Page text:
All this a kiss may bring.
But out of ev'ry hundred kisses,
Ninety-nine don't mean a thing.
Factors such as the placement of the hands in a television or movie kiss is a form of visual short-hand for the intended manner of the kiss. This helps audiences to understand the intended emotions within moments.
Typical arrangements include:
- One hand on partner's face; signifies tenderness, intimacy, fairly typical with a First Kiss.
- Two hands on the partner's face; often at times of high emotional intensity, a Now or Never Kiss, and/or in such situations as a "Shut Up" Kiss. Referenced in Friends, in the season seven episode "The One With Joey's New Brain".
- An alternative to this is to have the kisser grab the kissee's shirt to keep them from moving, like this.
- Hands on the partner's waist, back, or neck; signifies love, intimacy and/or romantic intensity without blatant sexual undertones. Can be combined with a 'dip' to add intensity, a 'swept-away' quality, or occasionally, a bit of silliness. See Ross and Rachel's first kiss in season two, or Hawkeye and Margeret's goodbye kiss in the finale of M*A*S*H. Or this page image. May involve Foot Popping.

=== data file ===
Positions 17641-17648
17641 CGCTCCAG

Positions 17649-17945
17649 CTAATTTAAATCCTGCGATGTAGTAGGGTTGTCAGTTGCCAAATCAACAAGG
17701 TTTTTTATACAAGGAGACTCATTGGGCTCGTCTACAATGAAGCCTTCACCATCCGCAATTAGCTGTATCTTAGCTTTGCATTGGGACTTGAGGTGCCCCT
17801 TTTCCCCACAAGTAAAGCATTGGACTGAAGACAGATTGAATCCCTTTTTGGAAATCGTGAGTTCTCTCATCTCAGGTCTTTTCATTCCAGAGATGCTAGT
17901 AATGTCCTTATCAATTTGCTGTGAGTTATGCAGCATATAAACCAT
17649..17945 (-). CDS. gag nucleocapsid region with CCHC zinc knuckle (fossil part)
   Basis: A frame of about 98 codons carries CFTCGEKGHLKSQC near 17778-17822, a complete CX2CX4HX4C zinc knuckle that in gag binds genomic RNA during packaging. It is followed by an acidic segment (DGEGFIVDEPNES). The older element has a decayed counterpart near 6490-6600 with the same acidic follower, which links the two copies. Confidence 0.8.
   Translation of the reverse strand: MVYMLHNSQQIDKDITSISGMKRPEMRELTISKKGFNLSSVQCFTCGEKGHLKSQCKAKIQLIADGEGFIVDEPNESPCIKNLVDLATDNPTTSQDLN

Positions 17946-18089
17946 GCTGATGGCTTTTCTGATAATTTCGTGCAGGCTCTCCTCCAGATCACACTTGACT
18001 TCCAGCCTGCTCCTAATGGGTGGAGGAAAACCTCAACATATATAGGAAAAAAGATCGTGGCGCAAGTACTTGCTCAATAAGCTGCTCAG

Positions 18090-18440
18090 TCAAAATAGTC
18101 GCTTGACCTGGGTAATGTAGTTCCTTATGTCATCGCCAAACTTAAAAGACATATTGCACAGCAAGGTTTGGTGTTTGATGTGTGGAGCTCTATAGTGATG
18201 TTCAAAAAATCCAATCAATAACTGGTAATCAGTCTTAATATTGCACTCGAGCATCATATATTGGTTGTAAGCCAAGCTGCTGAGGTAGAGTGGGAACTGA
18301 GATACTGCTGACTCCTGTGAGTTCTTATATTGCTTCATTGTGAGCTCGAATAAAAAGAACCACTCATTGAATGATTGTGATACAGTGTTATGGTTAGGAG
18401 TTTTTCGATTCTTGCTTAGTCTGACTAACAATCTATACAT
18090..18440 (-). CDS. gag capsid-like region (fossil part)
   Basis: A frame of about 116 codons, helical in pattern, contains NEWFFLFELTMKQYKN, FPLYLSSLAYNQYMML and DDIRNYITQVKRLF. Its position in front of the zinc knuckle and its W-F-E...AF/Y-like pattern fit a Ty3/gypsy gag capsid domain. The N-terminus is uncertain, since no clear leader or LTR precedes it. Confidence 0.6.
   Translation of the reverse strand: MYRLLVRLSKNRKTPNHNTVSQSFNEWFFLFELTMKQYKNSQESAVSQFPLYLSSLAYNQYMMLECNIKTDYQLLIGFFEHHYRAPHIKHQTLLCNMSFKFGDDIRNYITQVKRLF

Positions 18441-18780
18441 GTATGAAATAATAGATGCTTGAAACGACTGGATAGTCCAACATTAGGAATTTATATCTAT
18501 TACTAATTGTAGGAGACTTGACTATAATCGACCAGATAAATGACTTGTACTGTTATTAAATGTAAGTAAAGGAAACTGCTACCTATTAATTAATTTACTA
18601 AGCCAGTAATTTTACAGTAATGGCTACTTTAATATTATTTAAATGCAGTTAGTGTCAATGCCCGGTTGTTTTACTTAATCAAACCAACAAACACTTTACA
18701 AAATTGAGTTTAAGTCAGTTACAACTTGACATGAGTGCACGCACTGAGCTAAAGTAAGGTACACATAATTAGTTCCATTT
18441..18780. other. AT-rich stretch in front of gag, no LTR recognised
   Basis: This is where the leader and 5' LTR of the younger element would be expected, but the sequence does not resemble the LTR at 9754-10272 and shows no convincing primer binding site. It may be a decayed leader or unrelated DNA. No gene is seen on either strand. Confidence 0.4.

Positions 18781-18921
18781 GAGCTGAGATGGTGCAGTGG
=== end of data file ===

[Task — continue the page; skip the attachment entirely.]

- The immediate buttgrab. Typically symbolises passion and/or lust without romantic engagement.
- The air grab. This kissee does not wish to be kissed, or was really taken by surprise. See the 'Smooch' command from The Sims 2. Example.
- Multiple kisses all over the exposed flesh of the partner's body, especially their neck. Sex is imminent or has just occurred.
- The slow kiss. It's so... slow... There's a heavy make-out session right around the corner, and somebody could well end up on their back during it. Still, there's probably not going to be any sex or too much clothing removed, or even too much tongue. Even so, it's very intimate with plenty of slow-groping.
- No hands at all. Signifies a non-passionate, but still loving, kiss.